Alphabet (GOOGL) 4th Quarter Earnings: What to Expect


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Shares of Google parent Alphabet (GOOG , GOOGL) have opened 2019 on a strong note, climbing 7% year to date, slightly trailing the 7.5% rise for the S&P 500 Index. That’s the good news.

The bad news for investors is that the stock is still trading right where it traded a year ago after falling roughly 5% over the last 12 months. This is even though the tech giant has delivered consistent revenue growth throughout 2018. Can shares continue to rise? The company is set to report fourth quarter fiscal 2018 earnings results Monday after the closing bell.

Unlike previous quarters, the results from other business lines such as its cloud division and self-driving car unit will be bigger focus. Wall Street will take an interest in Google’s Cloud performance compared to leaders Amazon (AMZN) and Microsoft (MSFT). This is due to the fact that concerns remain about possible stricter government intervention in Google’s search business, in an effort to strengthen the security and privacy of consumers’ data.

Meanwhile, past concerns about the company’s profit margins have been an afterthought given that it now has a much strong grip on Traffic Acquisition Costs in the advertising business — the fees Alphabet pays to bring people to Google’s various properties. Investors will look to see if the company can continue to strengthen its advertising business, which in Q3, accounted for some 86% of total revenue, or a 20% increase year-over-year.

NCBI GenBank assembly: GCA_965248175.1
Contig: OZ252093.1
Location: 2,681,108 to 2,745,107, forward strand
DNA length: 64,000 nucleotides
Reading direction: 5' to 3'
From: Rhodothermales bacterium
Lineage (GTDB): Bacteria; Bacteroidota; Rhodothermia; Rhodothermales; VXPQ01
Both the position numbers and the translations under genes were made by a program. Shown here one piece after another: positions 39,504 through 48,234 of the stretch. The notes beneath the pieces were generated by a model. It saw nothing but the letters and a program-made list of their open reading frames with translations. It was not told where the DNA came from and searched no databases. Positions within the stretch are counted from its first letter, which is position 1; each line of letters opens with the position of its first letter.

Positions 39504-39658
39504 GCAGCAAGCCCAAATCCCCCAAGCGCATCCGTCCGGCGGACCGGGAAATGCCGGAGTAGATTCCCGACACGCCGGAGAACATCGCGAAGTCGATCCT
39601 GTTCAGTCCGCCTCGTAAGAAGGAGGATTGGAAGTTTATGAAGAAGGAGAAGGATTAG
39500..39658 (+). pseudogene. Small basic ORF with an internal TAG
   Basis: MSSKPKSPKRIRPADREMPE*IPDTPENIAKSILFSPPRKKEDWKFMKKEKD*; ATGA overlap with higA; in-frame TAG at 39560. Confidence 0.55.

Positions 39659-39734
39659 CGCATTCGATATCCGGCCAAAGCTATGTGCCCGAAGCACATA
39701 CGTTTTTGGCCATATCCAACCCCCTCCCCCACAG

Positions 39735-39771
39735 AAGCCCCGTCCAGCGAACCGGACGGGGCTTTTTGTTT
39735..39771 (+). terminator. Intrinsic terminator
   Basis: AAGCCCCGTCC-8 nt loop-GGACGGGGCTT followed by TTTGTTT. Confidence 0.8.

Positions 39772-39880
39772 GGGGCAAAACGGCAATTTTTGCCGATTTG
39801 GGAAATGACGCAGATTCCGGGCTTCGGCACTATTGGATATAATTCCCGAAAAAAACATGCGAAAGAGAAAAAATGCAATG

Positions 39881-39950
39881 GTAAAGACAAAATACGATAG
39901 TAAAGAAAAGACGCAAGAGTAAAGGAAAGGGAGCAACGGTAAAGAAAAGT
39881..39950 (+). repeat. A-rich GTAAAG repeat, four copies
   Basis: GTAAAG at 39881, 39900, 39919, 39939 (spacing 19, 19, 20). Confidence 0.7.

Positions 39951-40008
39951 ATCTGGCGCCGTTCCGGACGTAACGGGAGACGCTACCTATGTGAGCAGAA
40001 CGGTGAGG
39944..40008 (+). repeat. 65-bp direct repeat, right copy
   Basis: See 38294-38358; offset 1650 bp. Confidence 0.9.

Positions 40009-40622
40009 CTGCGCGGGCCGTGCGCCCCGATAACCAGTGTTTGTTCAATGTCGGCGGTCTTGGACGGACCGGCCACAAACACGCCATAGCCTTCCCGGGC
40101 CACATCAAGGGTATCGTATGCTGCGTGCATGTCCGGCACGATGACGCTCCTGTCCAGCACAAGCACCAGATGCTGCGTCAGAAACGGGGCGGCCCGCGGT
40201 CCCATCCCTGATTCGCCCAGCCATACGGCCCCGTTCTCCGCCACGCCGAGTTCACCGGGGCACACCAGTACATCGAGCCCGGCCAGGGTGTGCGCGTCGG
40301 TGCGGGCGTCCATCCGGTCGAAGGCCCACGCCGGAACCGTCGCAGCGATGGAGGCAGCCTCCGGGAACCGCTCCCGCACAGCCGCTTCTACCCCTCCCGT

For the quarter that ended December, Wall Street is looking for the Mountain View, Calif.-based tech giant earn $10.86 per share on revenue of $38.98 billion. This compares to the year-ago quarter when earnings came to $9.70 per share on revenue of $32.32 billion. For the full year, earnings are expected to reach $41.81 per share would rise 30% year over year, while full-year revenue of the $136.49 billion would rise 23.1% year over year.

In the third quarter, the company beat bottom line projections but missed on revenue estimates, which sent the stock more than 5% lower. Chief Financial Officer Ruth Porat cited the strength of the U.S. dollar, which devalues sales in overseas markets, as reason for the revenue shortfall. There is some concern that the strength of the dollar could remain a headwind this quarter. As investors press for the company to grow its non-ad segments, Wall Street will focus on the “other revenues” category, which includes Google’s cloud business and hardware sales.

Waymo, the company’s self-driving auto segment, will draw increased attention. Google, which has been working to monetize Waymo, must show material amount of revenue for the segment. Will revenue be enough for the management to provide more transparency and breakdown Waymo’s individual performance? Assuming Google is able to deliver a top and bottom-line beat, solid cost-per-click performance and issue confident guidance, while disclosing improvements with Waymo, the tech conglomerate would have done enough to send its shares — which are on my Best Buy List for 2019 — higher.


The views and opinions expressed herein are the views and opinions of the author and do not necessarily reflect those of Nasdaq, Inc.















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